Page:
The stimulator of IFN genes (STING) signaling pathway is a critical link between innate and adaptive immunity and induces antitumor immune responses. STING is expressed in vasculatures, but its role in tumor angiogenesis has not been elucidated. Here, we investigated STING-induced tumor vascular remodeling and the potential of STING-based combination immunotherapy. Endothelial STING expression was correlated with enhanced T cell infiltration and prolonged survival in human colon and breast cancer. Intratumoral STING activation with STING agonists (cGAMP or RR-CDA) normalized tumor vasculatures in implanted and spontaneous cancers, but not in STING-deficient mice. These were mediated by upregulation of type I/II IFN genes and vascular stabilizing genes (e.g., Angpt1, Pdgfrb, and Col4a). STING in nonhematopoietic cells is as important as STING in hematopoietic cells for inducing a maximal therapeutic efficacy of exogenous STING agonists. Vascular normalizing effects of STING agonists were dependent on type I IFN signaling and CD8+ T cells. Notably, STING-based immunotherapy was maximally effective when combined with VEGFR2 blockade and/or immune-checkpoint blockade (αPD-1 or αCTLA-4), leading to complete regression of immunotherapy-resistant tumors. Our data show that intratumoral STING activation can normalize tumor vasculature and the tumor microenvironment, providing a rationale for combining STING-based immunotherapy and antiangiogenic therapy.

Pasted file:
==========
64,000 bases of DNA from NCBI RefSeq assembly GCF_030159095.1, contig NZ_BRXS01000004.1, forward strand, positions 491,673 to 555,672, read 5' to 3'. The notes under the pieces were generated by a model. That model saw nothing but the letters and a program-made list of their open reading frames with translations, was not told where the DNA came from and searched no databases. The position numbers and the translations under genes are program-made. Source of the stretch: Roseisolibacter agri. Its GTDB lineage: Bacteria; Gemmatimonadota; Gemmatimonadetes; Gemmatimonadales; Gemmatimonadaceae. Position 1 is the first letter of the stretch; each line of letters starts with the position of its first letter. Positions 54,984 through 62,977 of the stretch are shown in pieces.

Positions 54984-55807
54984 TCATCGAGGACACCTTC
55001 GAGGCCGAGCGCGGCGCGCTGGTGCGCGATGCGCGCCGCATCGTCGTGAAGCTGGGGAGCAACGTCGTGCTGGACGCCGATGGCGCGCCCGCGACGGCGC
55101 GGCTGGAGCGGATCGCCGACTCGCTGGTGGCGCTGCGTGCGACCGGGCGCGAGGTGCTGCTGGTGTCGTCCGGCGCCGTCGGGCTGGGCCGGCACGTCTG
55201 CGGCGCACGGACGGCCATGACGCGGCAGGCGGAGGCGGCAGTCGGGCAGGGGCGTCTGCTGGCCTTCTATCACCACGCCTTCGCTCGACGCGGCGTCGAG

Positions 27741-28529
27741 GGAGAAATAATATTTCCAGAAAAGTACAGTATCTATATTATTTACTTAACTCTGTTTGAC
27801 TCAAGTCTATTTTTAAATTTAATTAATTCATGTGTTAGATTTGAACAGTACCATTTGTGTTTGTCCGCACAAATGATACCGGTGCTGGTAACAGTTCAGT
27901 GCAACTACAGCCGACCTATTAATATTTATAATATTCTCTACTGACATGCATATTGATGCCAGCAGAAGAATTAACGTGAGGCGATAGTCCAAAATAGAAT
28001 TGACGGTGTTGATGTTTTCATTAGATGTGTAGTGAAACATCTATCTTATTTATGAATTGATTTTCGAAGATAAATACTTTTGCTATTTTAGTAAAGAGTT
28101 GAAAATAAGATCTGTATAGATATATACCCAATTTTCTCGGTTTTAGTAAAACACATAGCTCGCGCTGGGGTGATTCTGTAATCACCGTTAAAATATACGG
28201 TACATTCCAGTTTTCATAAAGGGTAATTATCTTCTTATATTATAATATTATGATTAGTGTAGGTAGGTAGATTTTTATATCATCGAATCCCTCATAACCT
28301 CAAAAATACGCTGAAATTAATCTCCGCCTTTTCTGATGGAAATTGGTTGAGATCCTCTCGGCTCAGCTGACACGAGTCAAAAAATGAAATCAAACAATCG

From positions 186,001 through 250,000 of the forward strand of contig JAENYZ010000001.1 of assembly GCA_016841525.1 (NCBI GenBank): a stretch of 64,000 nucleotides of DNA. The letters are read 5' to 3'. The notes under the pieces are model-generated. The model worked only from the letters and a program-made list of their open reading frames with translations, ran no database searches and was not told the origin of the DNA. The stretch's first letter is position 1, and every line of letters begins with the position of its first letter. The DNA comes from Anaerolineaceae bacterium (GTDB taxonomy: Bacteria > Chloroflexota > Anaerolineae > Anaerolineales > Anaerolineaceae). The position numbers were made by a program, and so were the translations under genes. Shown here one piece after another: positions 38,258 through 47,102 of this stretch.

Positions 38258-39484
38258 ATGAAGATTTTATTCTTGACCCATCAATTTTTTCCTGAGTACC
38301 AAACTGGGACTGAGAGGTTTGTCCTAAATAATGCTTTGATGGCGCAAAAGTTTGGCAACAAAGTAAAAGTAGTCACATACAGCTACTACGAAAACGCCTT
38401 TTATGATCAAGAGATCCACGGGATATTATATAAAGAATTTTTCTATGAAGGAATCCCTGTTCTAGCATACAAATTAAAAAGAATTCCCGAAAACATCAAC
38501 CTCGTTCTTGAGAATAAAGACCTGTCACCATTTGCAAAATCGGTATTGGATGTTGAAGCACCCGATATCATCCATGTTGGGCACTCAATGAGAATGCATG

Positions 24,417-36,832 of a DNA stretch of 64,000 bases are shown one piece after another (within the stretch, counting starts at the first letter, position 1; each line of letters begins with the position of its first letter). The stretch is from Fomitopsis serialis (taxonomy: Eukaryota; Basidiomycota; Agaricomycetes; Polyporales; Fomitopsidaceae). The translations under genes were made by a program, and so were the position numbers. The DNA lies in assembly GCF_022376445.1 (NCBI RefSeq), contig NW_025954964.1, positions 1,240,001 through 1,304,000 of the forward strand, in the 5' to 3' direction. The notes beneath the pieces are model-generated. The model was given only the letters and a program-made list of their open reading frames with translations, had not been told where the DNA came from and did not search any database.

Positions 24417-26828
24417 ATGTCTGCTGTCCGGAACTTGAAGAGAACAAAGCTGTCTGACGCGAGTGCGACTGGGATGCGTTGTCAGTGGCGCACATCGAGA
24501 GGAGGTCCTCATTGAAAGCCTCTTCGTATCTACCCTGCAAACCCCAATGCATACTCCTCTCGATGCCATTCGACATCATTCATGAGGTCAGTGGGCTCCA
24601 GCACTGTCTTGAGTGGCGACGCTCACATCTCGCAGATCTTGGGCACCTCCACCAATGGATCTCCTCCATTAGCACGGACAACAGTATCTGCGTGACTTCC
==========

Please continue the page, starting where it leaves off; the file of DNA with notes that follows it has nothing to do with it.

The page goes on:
Hannah Yang, Won Suk Lee, So Jung Kong, Chang Gon Kim, Joo Hoon Kim, Sei Kyung Chang, Sewha Kim, Gwangil Kim, Hong Jae Chon, Chan Kim
Usage data is cumulative from July 2019 through February 2020.
Usage information is collected from two different sources: this site (JCI) and Pubmed Central (PMC). JCI information (compiled daily) shows human readership based on methods we employ to screen out robotic usage. PMC information (aggregated monthly) is also similarly screened of robotic usage.
Various methods are used to distinguish robotic usage. For example, Google automatically scans articles to add to its search index and identifies itself as robotic; other services might not clearly identify themselves as robotic, or they are new or unknown as robotic. Because this activity can be misinterpreted as human readership, data may be re-processed periodically to reflect an improved understanding of robotic activity. Because of these factors, readers should consider usage information illustrative but subject to change.